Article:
This story originally published online at The 9th Street Journal.
Kellie Smith wants to spend the holidays with her children.
“I missed my kids having their first steps, them crawling for the first time, them saying their first words,” she says outside the Durham County Courthouse, tears streaming. “I’ve missed so much of their life. I’d be damned if I missed another second of it.”
It is a Tuesday in early October, and Smith’s fourth trip to the courthouse in a week. Her children, Ah’miyah, 3, and Phillip, who turns 2 in December, were taken into custody by Durham County Child Protective Services (CPS) in 2019 and 2021. Smith is at the courthouse because she has requested a hearing to ask to have her kids with her for Halloween or Thanksgiving. Her request is denied.
Smith, 20, lives with her fiancé and baby boy, Takiel. Every other week, Smith sees Ah’miyah and Phillip for two hours.
On December 15, Judge Doretta L. Walker will oversee a hearing that will determine whether Smith regains custody. For now, Smith is one of hundreds of parents in Durham—many of them Black and brown mothers—fighting court battles to get her kids back. These mothers are navigating a child welfare system whose legal hurdles and decisions seem to them, at times, arbitrary. Smith’s journey with CPS offers an inside look at one of these cases.
The 9th Street Journal contacted five staff members from the Durham Guardian Ad Litem’s office; a senior assistant attorney with Durham County; former Durham County Department of Social Services Director Ben Rose, who retired November 1; interim DSS director Sarah Bradshaw; two social workers on Smith’s case; Smith’s former public defender; Judge Walker; and the family court coordinator. They either did not respond or said they were not allowed to comment on any current cases.
Joy Cook, a spokesperson for DSS, said the agency would not comment on the controversy surrounding CPS for confidentiality reasons.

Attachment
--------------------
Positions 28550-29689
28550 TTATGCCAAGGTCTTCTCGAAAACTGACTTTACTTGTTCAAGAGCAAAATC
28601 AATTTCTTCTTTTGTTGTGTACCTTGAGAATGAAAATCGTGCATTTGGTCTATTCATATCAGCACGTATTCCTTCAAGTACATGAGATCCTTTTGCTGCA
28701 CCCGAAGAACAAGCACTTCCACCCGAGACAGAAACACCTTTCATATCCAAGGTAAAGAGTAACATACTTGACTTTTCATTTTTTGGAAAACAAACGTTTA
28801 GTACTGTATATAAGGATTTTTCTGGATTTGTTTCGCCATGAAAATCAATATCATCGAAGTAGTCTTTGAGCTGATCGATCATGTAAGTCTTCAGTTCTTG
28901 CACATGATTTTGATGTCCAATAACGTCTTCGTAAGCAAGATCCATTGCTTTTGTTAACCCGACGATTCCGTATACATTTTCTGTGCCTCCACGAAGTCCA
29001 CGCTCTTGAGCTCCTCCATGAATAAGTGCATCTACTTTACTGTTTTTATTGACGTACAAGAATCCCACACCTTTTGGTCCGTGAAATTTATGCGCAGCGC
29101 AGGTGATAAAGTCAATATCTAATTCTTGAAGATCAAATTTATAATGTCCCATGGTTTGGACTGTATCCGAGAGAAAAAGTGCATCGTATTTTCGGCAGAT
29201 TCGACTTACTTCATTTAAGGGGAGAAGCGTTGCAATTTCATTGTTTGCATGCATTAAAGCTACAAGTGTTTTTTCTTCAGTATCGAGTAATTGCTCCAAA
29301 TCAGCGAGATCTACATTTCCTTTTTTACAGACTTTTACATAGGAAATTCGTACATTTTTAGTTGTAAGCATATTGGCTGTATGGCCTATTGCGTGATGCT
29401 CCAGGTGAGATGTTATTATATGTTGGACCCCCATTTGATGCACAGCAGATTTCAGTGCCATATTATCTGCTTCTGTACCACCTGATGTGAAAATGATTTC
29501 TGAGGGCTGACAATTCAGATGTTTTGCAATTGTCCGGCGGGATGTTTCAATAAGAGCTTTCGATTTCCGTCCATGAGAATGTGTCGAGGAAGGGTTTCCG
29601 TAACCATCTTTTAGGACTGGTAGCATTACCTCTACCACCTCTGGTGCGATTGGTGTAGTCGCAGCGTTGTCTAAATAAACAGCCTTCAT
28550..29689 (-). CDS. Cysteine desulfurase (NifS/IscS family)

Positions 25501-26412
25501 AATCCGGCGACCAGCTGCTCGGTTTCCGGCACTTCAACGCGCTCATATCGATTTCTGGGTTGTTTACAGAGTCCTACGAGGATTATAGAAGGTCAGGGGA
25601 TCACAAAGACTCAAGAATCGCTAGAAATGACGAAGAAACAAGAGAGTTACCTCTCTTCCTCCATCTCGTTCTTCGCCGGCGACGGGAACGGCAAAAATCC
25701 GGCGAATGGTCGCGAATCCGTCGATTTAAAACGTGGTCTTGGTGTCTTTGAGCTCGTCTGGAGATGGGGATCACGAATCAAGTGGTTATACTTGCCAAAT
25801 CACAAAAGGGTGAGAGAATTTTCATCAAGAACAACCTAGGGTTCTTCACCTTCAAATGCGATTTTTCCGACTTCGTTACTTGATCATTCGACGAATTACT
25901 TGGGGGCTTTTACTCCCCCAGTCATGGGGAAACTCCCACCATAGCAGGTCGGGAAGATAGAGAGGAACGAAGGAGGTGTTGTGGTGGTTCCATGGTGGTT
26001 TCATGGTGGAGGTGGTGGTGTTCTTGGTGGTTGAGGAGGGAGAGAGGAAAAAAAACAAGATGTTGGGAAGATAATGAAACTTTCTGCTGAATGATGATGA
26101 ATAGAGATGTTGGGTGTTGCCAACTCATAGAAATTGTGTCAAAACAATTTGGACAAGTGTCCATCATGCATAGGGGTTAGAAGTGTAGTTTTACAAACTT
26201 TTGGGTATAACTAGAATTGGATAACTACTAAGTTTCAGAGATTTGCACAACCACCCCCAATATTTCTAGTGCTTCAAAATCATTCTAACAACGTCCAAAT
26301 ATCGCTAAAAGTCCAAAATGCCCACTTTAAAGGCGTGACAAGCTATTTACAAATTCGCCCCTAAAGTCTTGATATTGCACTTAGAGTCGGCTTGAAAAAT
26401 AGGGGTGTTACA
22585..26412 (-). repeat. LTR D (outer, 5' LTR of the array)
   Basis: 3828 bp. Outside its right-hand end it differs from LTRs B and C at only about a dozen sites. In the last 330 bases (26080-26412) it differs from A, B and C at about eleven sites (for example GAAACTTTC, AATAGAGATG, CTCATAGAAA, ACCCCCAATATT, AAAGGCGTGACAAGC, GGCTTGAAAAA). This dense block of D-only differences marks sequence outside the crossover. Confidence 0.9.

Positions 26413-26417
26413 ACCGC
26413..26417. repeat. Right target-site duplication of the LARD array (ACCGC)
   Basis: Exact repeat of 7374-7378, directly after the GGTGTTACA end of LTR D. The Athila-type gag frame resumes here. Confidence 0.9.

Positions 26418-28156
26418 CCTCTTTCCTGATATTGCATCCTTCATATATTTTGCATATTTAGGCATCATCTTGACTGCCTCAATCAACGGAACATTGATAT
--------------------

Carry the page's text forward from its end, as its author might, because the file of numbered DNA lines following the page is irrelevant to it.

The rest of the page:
A Weaponized Agency?
As of September 2022, in Durham County, 292 children were in regular foster care (ages zero to 17) and 31 young people in extended foster care (ages 18-21).
The Abuse, Neglect, and Dependency page on the North Carolina Judicial Branch website says that if “the facts reported fall within the legal definitions of abuse, neglect, or dependency,” CPS will investigate the case and determine “what is needed to ensure the child’s safety.”
Foster parents help scores of children, but the system is imperfect. Studies show that nationwide, children in foster care are at a higher risk for unemployment, involvement in the criminal legal system, mental health disorders, sexual abuse, and homelessness.
Anti-CPS organizations have popped up throughout the country. They include national groups such as The upEND Movement, as well as local organizations in New York and Wisconsin, among others.
Former Wake County CPS investigator Amanda Wallace created Operation Stop CPS in 2021. The organization is currently helping six women—three in Durham, one in Raleigh, one in California, and one in Kentucky—to get their children back. The group has come under scrutiny in recent months for its protest tactics, which include showing up at government officials’ houses.
Child welfare officials have also accused Wallace of practicing law without a license. Wallace, who does not have a law license, disputes the allegations.
Nationally, Black children are removed from their homes at higher rates than other children. Locally, Wallace alleges, CPS officers frequently appear in predominantly Black neighborhoods like Smith’s. “Especially in our culture, CPS has been able to infiltrate our community and people use it as a tool against each other in these situations,” says Wallace, who is Black.